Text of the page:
Archdeacon Hudson Stuck took a special interest in Walter, who was educated at the mission school and immensely skilled in trapping, tracking and fishing. Haines recounts how Walter was greatly admired by the people of Tanana even before the ascent of Denali but agreed in an email exchange with me recently that he is largely overlooked today. This is something she would like to see changed:
I don't know if Walter is "adequately" known in Alaska for his achievement. I'd love to see a bust or statue of him, centrally placed in Fairbanks or Anchorage or Juneau. I feel it would contribute to the pride and self esteem of Alaska's Native people.
My mother's cousin, Yvonne Mozee, sent a vast collection of research papers and material to the UAF archive. Walter's diary of that climb was included. Hudson Stuck reprinted a portion of it in an edition of Ascent of Denali. The diary began and ended with Walter's experiences during the climb. His style was more journalistic than introspective, although his thrill at reaching the summit after over two months of struggling is evident.
Sadly, as Haines recounts in a chapter entitled "The Owl and the Ship," Walter Harper and his wife perished along with everyone else onboard in Alaska's greatest maritime disaster, the sinking of the Princess Sophia in 1918.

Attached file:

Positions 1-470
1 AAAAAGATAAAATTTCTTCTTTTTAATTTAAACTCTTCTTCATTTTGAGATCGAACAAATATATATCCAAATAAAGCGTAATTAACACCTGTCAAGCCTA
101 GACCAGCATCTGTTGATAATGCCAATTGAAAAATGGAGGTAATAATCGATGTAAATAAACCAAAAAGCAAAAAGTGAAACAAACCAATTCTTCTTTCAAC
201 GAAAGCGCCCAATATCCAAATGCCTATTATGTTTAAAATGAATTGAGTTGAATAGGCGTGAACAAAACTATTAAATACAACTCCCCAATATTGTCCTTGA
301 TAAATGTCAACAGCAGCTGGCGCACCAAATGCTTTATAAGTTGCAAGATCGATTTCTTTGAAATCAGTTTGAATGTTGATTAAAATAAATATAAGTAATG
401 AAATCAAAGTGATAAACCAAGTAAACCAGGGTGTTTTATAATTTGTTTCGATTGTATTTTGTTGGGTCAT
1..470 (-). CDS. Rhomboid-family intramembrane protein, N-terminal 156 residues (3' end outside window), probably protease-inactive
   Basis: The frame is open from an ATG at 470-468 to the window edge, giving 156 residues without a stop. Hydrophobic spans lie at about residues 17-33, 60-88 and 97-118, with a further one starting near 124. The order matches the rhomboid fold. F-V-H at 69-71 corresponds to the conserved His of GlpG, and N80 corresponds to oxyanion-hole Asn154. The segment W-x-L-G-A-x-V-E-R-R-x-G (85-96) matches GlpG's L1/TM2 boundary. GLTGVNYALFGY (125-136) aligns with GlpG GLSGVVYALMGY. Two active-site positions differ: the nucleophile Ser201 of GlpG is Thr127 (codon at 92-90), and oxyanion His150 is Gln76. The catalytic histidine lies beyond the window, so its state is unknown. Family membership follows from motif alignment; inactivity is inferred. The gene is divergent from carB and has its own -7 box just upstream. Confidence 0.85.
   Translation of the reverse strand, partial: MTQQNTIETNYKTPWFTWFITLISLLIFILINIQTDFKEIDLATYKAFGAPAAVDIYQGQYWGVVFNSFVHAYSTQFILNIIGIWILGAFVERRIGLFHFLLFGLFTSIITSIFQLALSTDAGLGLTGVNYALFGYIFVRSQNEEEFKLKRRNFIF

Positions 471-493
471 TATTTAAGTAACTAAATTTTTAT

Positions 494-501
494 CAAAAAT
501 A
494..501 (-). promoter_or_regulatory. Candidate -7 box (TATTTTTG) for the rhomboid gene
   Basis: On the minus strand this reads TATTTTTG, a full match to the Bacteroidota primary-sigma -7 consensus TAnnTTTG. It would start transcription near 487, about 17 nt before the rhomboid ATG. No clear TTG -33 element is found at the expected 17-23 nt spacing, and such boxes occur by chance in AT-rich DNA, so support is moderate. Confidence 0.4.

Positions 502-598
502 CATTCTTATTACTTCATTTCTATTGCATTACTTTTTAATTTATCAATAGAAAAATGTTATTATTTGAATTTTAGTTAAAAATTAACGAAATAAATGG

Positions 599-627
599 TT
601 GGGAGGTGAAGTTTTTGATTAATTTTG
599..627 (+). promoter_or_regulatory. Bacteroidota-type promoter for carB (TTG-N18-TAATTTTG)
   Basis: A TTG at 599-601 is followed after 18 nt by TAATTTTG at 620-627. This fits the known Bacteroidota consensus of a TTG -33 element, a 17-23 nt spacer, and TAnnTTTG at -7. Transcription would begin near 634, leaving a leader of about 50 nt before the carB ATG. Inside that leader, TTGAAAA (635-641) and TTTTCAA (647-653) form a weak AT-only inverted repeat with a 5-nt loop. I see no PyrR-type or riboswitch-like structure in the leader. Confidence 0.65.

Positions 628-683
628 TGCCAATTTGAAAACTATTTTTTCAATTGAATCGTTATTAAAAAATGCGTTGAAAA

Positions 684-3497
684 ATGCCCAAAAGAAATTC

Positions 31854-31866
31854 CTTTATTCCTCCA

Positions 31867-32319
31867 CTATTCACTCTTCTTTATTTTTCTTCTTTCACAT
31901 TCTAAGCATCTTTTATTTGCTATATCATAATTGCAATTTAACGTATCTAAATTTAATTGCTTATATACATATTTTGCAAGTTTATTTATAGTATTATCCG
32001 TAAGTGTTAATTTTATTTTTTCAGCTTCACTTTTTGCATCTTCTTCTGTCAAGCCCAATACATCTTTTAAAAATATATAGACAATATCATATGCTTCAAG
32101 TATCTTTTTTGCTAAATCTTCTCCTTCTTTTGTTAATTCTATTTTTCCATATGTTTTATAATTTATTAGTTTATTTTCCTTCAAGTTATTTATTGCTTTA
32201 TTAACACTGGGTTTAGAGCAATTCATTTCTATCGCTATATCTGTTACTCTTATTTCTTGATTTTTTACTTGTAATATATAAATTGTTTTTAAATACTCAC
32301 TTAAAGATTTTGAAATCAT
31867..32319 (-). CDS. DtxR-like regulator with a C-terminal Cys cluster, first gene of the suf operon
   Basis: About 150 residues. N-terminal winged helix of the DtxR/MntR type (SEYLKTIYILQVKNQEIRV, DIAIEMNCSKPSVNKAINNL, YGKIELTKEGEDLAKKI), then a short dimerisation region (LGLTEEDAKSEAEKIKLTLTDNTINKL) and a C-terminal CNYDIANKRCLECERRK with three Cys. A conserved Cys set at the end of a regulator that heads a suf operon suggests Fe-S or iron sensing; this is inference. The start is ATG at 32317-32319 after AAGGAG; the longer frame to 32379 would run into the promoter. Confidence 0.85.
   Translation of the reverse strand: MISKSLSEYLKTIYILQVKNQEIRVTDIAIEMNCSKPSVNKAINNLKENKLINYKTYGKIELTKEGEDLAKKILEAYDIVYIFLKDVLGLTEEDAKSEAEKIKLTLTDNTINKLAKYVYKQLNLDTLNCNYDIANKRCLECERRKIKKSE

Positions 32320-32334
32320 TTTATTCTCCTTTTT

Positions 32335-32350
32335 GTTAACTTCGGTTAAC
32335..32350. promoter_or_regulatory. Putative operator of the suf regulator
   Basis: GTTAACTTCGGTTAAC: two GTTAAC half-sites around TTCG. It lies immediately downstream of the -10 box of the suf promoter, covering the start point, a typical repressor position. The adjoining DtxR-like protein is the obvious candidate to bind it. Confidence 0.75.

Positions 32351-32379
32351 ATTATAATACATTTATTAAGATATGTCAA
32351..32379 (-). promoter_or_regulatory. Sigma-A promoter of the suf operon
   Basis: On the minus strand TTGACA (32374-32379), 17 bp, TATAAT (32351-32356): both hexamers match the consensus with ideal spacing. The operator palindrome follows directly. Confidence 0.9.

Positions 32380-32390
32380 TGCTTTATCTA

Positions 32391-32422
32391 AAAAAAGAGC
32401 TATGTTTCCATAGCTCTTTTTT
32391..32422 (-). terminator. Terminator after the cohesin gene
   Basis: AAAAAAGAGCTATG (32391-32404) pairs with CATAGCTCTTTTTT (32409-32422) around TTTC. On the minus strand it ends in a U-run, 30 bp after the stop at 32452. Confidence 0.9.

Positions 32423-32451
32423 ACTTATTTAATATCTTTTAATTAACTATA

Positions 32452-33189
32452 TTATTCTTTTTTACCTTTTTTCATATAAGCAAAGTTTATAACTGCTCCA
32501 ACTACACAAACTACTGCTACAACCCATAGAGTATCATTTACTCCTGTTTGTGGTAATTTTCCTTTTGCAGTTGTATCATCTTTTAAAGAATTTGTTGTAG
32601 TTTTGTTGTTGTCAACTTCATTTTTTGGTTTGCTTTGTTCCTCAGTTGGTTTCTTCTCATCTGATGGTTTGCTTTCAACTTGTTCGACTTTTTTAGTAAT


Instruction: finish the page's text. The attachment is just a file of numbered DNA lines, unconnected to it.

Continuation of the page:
The chapters that will likely resonate most strongly with readers, and generate the most discussion among book club members, are those that highlight Flora Jane Harper, the author's mother and the first Alaska Native graduate of the University of Alaska Fairbanks, which has named a building named in her honor. Raised in the bush, sent away at the age of 10 to be educated at the Chemawa Indian School in Oregon, (her three younger siblings who accompanied her were eight, six and four), Flora Jane overcame enormous challenges to persevere and graduate from college in 1935. Her commitment to earning an education is truly staggering, especially when one considers the poverty and hardship she had to overcome.